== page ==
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The mast cells are located deep in the lining membrane of the nose, generally near blood vessels and mucus-producing cells. The basophils are located primarily near the surface of the nasal lining. They are the first cells encountered by entering pollens and other allergens—and the first that are triggered to respond during an attack of allergic rhinitis. Each type of cell is able to produce a wide variety of chemical mediators for release during an allergic reaction (table 3-3). Some of these mediators, called preformed mediators, exist already formed in the cells, while others, the newly formed mediators, are formed only after an allergic reaction is triggered.

Chemical Mediators of Mast Cells and Basophil Cells
Preformed Mediators:
Histamine        Eosinophil chemotactic factor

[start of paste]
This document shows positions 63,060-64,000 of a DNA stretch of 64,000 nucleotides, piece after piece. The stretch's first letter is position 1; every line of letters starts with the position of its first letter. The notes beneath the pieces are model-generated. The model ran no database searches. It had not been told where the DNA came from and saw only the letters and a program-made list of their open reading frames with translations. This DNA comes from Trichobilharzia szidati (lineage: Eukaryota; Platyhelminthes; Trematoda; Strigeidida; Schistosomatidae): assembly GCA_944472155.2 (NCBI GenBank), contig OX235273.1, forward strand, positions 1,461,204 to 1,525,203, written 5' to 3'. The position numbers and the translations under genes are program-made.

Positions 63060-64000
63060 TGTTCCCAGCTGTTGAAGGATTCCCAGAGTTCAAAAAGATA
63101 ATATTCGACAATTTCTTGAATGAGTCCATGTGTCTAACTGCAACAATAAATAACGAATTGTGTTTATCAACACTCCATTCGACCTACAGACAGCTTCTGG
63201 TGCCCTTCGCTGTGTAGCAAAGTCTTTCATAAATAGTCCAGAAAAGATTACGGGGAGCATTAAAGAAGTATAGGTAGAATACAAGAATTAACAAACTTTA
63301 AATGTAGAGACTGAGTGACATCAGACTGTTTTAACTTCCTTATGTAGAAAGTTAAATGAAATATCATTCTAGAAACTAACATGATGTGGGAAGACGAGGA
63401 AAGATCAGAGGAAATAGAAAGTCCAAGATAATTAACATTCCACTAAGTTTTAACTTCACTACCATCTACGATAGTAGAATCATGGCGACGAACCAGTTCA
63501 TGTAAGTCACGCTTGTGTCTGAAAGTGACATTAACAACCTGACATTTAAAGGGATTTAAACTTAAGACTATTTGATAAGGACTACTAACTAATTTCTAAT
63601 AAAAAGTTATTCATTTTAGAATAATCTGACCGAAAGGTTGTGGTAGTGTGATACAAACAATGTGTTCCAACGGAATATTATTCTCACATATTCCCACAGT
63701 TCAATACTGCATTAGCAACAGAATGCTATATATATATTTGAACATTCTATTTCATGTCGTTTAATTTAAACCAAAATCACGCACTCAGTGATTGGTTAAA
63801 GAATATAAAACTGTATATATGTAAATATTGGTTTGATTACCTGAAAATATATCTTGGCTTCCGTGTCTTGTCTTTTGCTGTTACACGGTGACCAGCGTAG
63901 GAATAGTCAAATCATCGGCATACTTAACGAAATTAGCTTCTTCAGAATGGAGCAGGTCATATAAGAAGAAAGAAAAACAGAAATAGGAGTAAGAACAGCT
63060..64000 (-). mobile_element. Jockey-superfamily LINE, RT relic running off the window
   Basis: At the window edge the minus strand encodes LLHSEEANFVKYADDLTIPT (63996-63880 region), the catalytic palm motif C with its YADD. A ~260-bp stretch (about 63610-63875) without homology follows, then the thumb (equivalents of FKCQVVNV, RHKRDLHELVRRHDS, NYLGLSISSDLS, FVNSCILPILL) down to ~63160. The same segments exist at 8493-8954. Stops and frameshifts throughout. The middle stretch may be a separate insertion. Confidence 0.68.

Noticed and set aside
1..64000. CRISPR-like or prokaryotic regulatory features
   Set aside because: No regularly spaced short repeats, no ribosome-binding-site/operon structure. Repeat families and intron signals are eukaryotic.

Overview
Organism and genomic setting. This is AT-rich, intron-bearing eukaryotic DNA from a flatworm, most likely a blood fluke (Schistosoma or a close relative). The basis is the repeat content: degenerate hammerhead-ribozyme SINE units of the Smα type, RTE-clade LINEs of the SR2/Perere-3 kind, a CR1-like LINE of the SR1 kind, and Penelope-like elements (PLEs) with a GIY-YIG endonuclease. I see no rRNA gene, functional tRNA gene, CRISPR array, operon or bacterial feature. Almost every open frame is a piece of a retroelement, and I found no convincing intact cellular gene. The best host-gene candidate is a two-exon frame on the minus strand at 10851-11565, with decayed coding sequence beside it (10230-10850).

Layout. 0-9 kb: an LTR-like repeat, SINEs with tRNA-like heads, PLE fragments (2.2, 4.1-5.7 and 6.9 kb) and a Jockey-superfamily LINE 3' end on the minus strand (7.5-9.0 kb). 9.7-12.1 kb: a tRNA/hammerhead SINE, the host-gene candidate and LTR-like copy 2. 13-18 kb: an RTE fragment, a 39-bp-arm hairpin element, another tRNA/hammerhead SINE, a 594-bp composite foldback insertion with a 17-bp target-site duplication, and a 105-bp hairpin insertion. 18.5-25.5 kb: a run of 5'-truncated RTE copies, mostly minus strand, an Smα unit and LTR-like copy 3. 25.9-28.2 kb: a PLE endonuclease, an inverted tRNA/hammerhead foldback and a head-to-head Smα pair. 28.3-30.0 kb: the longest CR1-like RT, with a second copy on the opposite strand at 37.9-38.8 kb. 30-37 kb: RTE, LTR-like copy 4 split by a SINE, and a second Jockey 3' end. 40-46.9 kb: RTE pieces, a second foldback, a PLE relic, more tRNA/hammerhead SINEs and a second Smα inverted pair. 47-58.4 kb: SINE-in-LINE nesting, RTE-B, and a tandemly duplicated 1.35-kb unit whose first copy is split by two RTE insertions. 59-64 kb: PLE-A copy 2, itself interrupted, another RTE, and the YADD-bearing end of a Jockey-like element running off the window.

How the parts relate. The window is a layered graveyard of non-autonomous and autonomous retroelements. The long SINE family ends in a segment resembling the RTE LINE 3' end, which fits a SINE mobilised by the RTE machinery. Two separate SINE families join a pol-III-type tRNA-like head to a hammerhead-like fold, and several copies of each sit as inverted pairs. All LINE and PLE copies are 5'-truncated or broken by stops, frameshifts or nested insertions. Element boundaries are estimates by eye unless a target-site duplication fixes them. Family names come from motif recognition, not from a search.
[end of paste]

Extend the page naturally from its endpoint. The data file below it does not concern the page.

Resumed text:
Chymase        Neutrophil chemotactic factor
Tryptase        Heparin

Acid hydrolaxes

Newly Formed Mediators:
Leukotrienes        Prostaglandins
Thromboxanes

The Binding of IgE To Mast Cells and Basophils
Just as IgE has a binding site, the mast cells and basophil cells have a receiving site, or receptor, for the IgE binding site. Although this receptor will accept only IgE molecules, it will accept any type of IgE molecule. So, attached to any single mast cell or basophil cell can be a variety of different IgE antibodies: some made against ragweed, some against Johnson grass pollen, another against oak pollen, etc. Thousands of IgE molecules bind to each of these cells.
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